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Type: Artigo de periódico
Title: Phenotypical Characteristics Of Group B Streptococcus In Parturients.
Author: Simoes, Jose Antonio
Alves, Valeria Moraes Neder
Fracalanzza, Sergio Eduardo Longo
de Camargo, Rodrigo Pauperio Soares
Mathias, Lenir
Milanez, Helaine Maria Besteti Pires
Brolazo, Eliane Melo
Abstract: Colonization by Group B Streptococcus (GBS) is highly prevalent among pregnant women, with prevalence rates ranging between 4% and 30%. The infection may be transmitted vertically and may result in serious neonatal consequences. In the period from November 2003 to May 2004, a cross-sectional study was carried out among 316 parturients at the Jundiaí Teaching Hospital to establish the prevalence of genital GBS colonization, to identify the factors associated with colonization and the characteristic phenotypes of these streptococci. Samples from rectal and vaginal areas were collected for selective culture in Todd-Hewitt broth. Susceptibility to 7 antimicrobial agents was tested using the antibiotic diffusion disk technique, and the isolated strains were classified using specific antisera. The prevalence of GBS colonization was 14.6%. No strain was resistant to penicillin, ampicillin, erythromycin or nitrofurantoin. The majority of strains were sensitive to cephalothin. Greatest resistance was to gentamicin (76.1%), followed by clindamycin (17.4%). The most frequent serotype was Ib (23.9%), followed by serotypes II and Ia (19.6% and 17.4%, respectively). There was no correlation between serotype and greater antimicrobial resistance. In conclusion, the prevalence of GBS in parturients was high and penicillin continues to be the drug of choice for intrapartum prophylaxis. The most frequent serotype (Ib) found in this study differs from those found in the majority of studies carried out in other countries, revealing the need to identify prevalent serotypes in each region so that specific vaccines can be designed.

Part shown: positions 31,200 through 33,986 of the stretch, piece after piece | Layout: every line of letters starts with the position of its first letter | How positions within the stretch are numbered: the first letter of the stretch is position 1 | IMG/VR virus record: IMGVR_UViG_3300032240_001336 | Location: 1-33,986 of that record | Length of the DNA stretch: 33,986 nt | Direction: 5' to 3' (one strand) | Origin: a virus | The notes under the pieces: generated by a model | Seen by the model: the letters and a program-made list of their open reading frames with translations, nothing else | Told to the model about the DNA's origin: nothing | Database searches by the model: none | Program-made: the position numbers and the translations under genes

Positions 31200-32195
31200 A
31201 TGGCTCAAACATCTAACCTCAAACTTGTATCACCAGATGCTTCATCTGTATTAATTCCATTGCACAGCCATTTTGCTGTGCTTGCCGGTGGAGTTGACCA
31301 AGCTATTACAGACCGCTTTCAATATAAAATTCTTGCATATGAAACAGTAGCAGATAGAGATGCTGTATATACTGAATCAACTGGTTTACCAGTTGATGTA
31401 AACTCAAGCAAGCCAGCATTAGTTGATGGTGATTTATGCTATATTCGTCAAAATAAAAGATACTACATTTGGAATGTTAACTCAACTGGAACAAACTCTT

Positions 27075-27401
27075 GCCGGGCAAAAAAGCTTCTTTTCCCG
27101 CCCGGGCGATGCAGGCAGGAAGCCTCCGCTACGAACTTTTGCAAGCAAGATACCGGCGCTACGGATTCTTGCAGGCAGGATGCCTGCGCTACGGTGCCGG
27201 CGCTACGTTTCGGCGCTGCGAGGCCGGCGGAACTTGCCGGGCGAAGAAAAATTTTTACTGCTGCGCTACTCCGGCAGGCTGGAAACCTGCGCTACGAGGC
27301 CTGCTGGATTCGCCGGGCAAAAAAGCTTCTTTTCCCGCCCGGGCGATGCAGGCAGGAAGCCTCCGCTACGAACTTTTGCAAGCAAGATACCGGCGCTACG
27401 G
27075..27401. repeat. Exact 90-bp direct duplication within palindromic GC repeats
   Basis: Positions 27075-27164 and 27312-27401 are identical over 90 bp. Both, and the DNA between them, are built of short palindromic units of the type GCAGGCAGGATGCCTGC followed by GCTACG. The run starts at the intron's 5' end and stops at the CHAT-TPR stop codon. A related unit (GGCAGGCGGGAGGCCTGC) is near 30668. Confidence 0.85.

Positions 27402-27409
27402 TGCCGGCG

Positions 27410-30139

Subject: Adult
Anti-bacterial Agents
Carrier State
Cross-sectional Studies
Microbial Sensitivity Tests
Pregnancy Complications, Infectious
Risk Factors
Streptococcal Infections
Streptococcus Agalactiae
Rights: fechado
Identifier DOI: 
Date Issue: 2007
Appears in Collections:Unicamp - Artigos e Outros Documentos

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